Tech courses take top spots with students

Person holding virtual reality glasses

Each year we countdown the top 10 courses undergraduate students take during Summer Term. Last year’s top ten list featured two high tech courses that have students studying video games and virtual reality – and learning some surprising things along the way.

Headshet of Krista-Lee Malone
Krista-Lee Malone

“One of the main things I want students to take from this course is how to look at the games they play with a more critical eye,” says Krista-Lee Malone, teaching faculty in the School of Education and instructor of Curriculum and Instruction 277: Videogames & Learning, which landed as a top course during Summer Term 2022.

Ross Tredinnick, research staff with the Wisconsin Institute for Discovery, teaches another 2022 top course, Design Studies 579: Virtual Reality. He says he wants students to walk away with skills to build a 3D application. But students might be surprised to learn that virtual reality has applications that could help solve a slew of practical issues.

“That’s what I get most excited about,” Tredinnick says. “How can this tech actually be used to  help people and improve their lives?”

Why are these two courses still so popular in 2023? Read more about them and how these two instructors teach digital tools in an engaging way that connects classroom learning to the real world.

Casting a critical eye on gaming

“When I was a kid playing video games, I didn’t think about who was represented in them and who was not represented,” says Malone, whose love for the field started with tabletop games.  “It’s great to talk about this [in class] and see a lightbulb moment for students about how race, culture and other things play out on video game screens.”

Malone takes a unique approach and helps students explore equity, diversity and inclusion issues in video games.

She gives an example from World of Warcraft, a 20-year-old game that’s still played today. She says gender standards play out even in the trolls and elves that populate the game. “We have this idea of beauty and other traditional qualities considered feminine or masculine that even carry over to creatures that don’t exist,” she adds.

With her PhD in anthropology, Malone approaches the asynchronous, 3-credit course from that angle. She says that video games are powerful learning tools, and in this course she helps students investigate the ways in which games “educate and enculturate” players and how these lessons expand beyond the game worlds. Many students who take the course come from a computer science background, but a variety of majors are represented.

Picture of Krista gaming with inset of the game
Can games teach us empathy? In this lecture photo, Dr. Krista-Lee Malone highlights This War of Mine, a game about civilians in an Eastern European urban war zone.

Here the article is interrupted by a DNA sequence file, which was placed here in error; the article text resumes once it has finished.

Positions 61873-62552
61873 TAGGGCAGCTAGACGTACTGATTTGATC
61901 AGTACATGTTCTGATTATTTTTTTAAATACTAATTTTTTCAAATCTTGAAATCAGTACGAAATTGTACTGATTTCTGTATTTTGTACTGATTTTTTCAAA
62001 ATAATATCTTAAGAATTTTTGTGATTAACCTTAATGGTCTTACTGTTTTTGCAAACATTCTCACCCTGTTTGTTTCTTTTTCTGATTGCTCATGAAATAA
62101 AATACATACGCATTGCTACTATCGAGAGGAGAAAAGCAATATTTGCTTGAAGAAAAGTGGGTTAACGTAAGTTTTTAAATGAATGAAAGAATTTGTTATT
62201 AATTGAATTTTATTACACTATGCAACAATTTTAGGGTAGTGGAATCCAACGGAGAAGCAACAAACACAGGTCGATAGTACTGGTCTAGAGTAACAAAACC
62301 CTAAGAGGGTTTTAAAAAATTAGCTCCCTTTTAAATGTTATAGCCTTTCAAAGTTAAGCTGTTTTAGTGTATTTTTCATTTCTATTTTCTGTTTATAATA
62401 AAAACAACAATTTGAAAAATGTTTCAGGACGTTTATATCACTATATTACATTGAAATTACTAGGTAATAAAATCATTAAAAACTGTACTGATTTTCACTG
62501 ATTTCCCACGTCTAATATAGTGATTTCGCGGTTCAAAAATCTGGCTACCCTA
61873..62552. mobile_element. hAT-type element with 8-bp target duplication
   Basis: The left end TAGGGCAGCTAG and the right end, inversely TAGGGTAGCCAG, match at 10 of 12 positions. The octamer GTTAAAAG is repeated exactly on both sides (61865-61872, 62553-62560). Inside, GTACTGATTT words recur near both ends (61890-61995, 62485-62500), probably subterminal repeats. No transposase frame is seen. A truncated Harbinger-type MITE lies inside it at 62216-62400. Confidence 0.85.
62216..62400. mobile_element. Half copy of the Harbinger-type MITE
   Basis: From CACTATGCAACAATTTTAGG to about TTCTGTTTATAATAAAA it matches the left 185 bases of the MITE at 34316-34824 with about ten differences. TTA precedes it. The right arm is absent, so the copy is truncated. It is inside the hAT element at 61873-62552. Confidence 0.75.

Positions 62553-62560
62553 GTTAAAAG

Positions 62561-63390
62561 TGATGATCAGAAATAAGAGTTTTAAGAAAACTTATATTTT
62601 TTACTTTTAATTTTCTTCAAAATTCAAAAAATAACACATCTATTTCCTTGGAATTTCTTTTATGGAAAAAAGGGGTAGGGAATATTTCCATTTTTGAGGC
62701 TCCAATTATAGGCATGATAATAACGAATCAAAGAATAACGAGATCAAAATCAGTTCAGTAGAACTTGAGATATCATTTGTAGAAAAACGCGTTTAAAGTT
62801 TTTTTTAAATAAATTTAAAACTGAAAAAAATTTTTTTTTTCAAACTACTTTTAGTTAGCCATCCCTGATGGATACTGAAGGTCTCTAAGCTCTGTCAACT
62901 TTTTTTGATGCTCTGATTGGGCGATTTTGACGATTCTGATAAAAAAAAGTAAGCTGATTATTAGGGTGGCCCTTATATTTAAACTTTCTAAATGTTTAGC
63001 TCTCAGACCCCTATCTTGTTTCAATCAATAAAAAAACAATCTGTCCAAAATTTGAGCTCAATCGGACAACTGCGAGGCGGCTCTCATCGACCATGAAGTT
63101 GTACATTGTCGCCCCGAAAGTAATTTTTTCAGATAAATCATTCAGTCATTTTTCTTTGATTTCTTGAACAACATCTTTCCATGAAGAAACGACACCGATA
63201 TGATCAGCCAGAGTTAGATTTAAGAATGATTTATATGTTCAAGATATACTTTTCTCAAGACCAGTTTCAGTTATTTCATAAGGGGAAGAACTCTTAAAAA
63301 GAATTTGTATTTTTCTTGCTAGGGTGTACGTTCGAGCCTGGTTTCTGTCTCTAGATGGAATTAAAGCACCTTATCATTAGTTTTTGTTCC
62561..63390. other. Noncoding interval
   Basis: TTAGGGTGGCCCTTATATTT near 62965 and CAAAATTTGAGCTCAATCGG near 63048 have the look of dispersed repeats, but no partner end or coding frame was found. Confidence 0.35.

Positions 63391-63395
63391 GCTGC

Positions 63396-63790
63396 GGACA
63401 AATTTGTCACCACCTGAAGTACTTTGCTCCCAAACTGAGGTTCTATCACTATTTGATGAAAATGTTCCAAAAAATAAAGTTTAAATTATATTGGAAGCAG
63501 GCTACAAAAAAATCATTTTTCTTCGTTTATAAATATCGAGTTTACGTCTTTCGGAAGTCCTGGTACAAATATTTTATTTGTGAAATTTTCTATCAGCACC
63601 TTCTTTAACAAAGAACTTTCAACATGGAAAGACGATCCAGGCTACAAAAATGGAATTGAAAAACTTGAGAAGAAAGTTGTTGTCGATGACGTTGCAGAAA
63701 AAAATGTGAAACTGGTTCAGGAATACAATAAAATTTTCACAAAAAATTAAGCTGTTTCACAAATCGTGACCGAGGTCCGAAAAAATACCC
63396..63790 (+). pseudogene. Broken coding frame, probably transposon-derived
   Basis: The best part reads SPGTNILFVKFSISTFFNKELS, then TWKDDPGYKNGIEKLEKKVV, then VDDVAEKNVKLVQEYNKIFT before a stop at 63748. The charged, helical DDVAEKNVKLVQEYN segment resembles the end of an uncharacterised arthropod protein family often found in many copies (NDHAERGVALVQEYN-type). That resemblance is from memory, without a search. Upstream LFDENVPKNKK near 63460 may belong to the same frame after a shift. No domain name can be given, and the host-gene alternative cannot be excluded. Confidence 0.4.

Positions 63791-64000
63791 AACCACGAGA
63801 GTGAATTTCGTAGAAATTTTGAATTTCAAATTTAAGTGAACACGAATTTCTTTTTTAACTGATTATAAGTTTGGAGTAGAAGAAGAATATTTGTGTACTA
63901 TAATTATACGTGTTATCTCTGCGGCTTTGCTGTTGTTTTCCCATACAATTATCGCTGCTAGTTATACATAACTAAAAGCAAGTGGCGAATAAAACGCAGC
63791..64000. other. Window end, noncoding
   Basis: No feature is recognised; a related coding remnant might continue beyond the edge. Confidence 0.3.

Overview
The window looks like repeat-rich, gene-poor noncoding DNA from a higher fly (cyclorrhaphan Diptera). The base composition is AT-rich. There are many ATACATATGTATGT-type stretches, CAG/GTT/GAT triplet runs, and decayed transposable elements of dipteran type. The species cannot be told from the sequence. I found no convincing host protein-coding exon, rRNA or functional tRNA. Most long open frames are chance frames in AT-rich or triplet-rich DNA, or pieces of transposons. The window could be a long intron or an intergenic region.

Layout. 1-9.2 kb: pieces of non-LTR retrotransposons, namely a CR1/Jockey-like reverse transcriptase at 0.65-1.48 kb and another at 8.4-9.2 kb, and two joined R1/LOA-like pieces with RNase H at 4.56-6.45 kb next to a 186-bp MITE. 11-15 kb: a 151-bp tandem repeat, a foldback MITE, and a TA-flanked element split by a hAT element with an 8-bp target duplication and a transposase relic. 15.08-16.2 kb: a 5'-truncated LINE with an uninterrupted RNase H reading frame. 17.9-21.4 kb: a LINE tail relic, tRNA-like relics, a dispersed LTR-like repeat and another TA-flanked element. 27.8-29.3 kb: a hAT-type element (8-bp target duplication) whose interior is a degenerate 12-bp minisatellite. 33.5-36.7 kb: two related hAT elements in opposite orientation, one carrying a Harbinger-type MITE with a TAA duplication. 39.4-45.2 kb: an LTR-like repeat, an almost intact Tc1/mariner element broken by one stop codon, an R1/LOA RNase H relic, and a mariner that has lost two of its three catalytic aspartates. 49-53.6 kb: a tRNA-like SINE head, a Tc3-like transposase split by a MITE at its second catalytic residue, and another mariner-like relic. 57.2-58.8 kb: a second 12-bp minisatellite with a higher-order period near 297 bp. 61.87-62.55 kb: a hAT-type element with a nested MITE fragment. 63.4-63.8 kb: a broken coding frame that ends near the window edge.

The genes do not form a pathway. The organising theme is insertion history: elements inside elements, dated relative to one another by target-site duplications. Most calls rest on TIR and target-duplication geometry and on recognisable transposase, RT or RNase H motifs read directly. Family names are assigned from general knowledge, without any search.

In the course, students critically reflect on merits and drawbacks of gaming by exploring six video games, including We Become What We Behold and Tranxiety, a role-playing game that explores early transition anxieties, focusing on topics such as HRT, family dynamics, friendships, being publicly trans and mental illness. With each game, students learn about a specific topic, engage with the game, do readings and journal on their experience.

“I take a very anthropological approach to this course, but with all the same learning goals – what are things we learn in games and how do we learn them?” Malone says. “Most importantly, I want students to look at all the games they play more critically.”

Virtual reality helping in the real world

Tredinnick also encourages his students to critically explore tech.

Survey topics in his 3-credit, asynchronous virtual reality course include computer graphics and 3D modeling, human perception and psychology, human computer interaction and user interface design – and historical perspectives on virtual reality technology.

Headshot of Ross Tredinnick
Ross Tredinnick

“One of the first things students read in this course is from the 1960s,” says Tredinnick, who has a background in both VR and video game development. “Virtual reality was of course primitive back then, a huge mechanical system that hung from the ceiling. You could put your eyes up to it and see 3D graphics.”

Students in his course learn how VR first played a role at NASA, how users were frustrated with it in the 1990s because it was too slow, and how it developed into the fully immersive Oculus VR headset then got purchased by Facebook and turned into Meta.

They also learn a bit about non-entertainment VR applications with promise in the medical and mental health fields to help medical professionals better visualize the interior of the human body, for example, and to rewire the brain and support mental health challenges.

But students definitely get hands-on experience. Assignments all use a 3D software content editing tool called Unity. They go through the entire process of building a 3D application and then deploying it.

Group of students wearing virtual reality headsets and smiling
Students on a virtual tour of a 3D scan of Frank Lloyd Wright’s Taliesin, in the CAVE at the Wisconsin Institute for Discovery.

“Students are still wowed about virtual reality,” he adds. “Not everyone has done it or used it. It’s not as ubiquitous as a cell phone. A course like this gives them a reason to learn more and think about how they can apply it in their lives.”

The video games course, which meets the Comm B requirement, will be taught next in fall 2023 and spring 2024, and the virtual reality course will be taught next in spring 2024. Both courses will be offered during Summer Term 2024. Check your course guide for more information.

Learn more about Summer Term courses and share your summer studies and more with #MyBadgerSummer.